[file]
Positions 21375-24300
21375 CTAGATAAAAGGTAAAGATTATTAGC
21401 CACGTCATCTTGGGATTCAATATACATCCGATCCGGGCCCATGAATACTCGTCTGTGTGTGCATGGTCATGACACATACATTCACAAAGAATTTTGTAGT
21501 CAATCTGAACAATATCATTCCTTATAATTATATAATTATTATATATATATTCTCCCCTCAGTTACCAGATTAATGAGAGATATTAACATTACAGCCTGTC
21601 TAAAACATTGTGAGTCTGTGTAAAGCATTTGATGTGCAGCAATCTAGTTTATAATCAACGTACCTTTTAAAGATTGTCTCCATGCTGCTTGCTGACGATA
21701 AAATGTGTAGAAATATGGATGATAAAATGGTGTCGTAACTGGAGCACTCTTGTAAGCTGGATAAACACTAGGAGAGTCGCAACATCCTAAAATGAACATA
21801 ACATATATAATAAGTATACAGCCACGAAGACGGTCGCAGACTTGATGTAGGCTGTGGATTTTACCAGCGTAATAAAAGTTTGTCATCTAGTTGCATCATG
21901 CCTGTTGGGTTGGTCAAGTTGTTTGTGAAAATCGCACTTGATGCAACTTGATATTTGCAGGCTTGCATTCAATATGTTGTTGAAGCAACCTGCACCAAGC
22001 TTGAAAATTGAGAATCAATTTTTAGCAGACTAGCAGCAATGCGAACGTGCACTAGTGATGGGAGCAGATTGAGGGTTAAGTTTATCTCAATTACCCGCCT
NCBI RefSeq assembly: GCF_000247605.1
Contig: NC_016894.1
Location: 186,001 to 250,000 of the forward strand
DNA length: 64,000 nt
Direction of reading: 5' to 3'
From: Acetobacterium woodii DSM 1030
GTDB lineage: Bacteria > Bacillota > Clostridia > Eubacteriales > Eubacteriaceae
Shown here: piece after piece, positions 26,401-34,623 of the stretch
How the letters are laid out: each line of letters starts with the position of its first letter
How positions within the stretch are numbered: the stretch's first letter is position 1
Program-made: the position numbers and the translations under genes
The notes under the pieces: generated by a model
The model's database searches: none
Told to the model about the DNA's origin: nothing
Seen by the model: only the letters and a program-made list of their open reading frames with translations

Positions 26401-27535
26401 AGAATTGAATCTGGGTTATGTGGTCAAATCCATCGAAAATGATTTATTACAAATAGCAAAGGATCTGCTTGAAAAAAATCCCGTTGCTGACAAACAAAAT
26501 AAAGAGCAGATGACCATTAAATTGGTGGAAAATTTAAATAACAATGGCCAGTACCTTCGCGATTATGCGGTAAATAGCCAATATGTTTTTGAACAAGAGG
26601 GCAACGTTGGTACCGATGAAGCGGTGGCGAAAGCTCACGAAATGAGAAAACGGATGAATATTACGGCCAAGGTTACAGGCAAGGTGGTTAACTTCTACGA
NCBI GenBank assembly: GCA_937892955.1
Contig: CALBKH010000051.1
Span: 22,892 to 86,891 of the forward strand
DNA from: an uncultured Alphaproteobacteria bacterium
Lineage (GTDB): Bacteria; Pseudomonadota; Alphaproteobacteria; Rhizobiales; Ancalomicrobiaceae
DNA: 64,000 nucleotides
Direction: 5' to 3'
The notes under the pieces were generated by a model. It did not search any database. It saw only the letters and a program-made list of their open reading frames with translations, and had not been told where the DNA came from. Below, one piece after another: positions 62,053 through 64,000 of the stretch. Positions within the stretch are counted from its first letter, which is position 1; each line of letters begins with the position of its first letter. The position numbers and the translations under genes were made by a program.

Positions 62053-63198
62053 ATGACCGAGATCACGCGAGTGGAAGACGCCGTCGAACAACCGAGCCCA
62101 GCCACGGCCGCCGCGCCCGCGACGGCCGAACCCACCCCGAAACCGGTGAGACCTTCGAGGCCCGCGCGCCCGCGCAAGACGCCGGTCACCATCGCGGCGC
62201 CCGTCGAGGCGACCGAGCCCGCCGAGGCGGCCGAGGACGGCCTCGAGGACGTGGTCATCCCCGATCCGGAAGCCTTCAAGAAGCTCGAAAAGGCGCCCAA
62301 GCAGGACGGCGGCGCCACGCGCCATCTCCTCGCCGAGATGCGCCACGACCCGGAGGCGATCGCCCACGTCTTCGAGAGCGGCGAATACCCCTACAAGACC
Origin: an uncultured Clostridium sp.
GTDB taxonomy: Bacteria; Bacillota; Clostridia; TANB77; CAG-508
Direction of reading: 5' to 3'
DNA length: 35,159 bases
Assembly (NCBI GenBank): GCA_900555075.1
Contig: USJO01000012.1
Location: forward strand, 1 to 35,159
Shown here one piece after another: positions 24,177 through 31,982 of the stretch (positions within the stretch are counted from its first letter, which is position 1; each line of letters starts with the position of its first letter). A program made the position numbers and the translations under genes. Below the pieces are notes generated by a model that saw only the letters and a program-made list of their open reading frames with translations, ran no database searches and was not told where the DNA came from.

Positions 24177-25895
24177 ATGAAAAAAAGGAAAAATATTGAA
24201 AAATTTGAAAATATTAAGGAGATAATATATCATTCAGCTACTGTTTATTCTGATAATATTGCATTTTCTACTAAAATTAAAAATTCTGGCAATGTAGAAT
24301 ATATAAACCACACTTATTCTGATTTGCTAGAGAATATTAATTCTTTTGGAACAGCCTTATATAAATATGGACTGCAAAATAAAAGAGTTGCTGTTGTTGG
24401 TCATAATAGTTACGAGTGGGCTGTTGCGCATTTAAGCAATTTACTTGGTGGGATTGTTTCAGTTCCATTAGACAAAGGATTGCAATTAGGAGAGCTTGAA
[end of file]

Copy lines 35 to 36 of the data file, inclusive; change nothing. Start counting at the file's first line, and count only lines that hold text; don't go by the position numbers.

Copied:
Direction: 5' to 3'
The notes under the pieces were generated by a model. It did not search any database. It saw only the letters and a program-made list of their open reading frames with translations, and had not been told where the DNA came from. Below, one piece after another: positions 62,053 through 64,000 of the stretch. Positions within the stretch are counted from its first letter, which is position 1; each line of letters begins with the position of its first letter. The position numbers and the translations under genes were made by a program.